In an interesting change, the Chipworks teardown did find that the A9X lacks the 8 megabytes of on-die memory found in the iPhone 6s A9 chip. The Motley Fool's Ashraf Eassa speculated that the A9X sports a memory interface twice as wide, allowing data to be sent to memory two times faster than the A9. This is possible, he said, thanks to the larger footprint of the A9X.

The A9X also boasts 4 gigabytes of RAM, doubling the amount of memory in the iPad Air 2 and iPhone 6s. Performance is also aided by a new storage controller that improves both read and write speeds.

For a closer look at how the iPad Pro and its A9X processor perform, see AppleInsider's full review of the 12.9-inch tablet.

Comments

  • Reply 1 of 7
    irelandireland Posts: 17,751member
    Was it said to be tri-core before testing?
  • Reply 2 of 7
    Quote:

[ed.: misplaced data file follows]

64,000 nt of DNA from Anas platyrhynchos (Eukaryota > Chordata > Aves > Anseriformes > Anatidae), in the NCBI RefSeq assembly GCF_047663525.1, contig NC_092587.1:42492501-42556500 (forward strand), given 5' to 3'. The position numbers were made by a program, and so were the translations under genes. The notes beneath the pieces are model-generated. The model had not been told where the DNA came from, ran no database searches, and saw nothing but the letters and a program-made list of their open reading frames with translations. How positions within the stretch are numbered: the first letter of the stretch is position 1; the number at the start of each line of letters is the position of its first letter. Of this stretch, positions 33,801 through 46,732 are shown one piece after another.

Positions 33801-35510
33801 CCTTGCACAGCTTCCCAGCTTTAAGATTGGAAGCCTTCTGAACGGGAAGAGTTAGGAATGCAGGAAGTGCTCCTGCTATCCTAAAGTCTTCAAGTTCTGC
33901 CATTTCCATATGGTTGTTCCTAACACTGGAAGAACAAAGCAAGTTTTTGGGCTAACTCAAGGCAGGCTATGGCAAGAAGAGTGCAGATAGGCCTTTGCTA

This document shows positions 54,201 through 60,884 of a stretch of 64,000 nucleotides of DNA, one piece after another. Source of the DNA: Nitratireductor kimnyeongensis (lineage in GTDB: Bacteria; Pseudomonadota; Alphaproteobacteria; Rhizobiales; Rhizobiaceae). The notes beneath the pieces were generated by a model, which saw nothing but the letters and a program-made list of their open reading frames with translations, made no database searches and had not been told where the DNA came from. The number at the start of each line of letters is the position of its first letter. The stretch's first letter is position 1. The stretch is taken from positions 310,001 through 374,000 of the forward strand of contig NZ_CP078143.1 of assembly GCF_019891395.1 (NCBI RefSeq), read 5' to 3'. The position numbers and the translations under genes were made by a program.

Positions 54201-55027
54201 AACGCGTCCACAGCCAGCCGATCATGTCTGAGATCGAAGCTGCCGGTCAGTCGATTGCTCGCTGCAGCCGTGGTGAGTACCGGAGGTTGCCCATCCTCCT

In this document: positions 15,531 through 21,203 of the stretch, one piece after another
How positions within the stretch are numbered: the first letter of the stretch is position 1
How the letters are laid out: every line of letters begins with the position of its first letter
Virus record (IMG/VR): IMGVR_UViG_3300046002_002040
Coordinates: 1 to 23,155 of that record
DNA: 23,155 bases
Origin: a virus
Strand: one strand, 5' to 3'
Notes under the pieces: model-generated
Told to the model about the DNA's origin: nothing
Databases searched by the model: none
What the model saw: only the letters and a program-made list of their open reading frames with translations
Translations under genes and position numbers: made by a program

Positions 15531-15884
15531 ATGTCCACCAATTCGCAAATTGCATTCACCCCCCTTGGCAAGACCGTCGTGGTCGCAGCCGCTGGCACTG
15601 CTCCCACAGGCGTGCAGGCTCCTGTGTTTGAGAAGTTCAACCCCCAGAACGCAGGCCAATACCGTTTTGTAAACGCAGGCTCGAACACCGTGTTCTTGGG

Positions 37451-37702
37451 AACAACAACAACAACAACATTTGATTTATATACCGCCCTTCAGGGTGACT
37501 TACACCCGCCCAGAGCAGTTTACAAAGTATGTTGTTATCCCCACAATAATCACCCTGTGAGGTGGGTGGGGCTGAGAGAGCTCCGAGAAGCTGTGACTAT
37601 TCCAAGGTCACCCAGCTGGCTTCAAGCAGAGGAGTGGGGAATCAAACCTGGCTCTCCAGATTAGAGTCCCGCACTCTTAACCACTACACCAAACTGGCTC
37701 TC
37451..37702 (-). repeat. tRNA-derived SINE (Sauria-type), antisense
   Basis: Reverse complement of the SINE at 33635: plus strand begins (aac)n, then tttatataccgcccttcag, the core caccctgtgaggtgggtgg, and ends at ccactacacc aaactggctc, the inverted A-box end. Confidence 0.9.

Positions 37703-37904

Originally Posted by Ireland View Post



    Was it said to be tri-core before testing?

     

    There was some initial assumption Apple would keep the tri-core design from the A8, however I agree with Anandtech that that was a concession Apple had to make due to the general crappiness of TSMC's 20nm process keeping clockspeeds low. A dual core design makes more sense.

  • Reply 3 of 7
    wizard69wizard69 Posts: 13,377member
    There was some initial assumption Apple would keep the tri-core design from the A8, however I agree with Anandtech that that was a concession Apple had to make due to the general crappiness of TSMC's 20nm process keeping clockspeeds low. A dual core design makes more sense.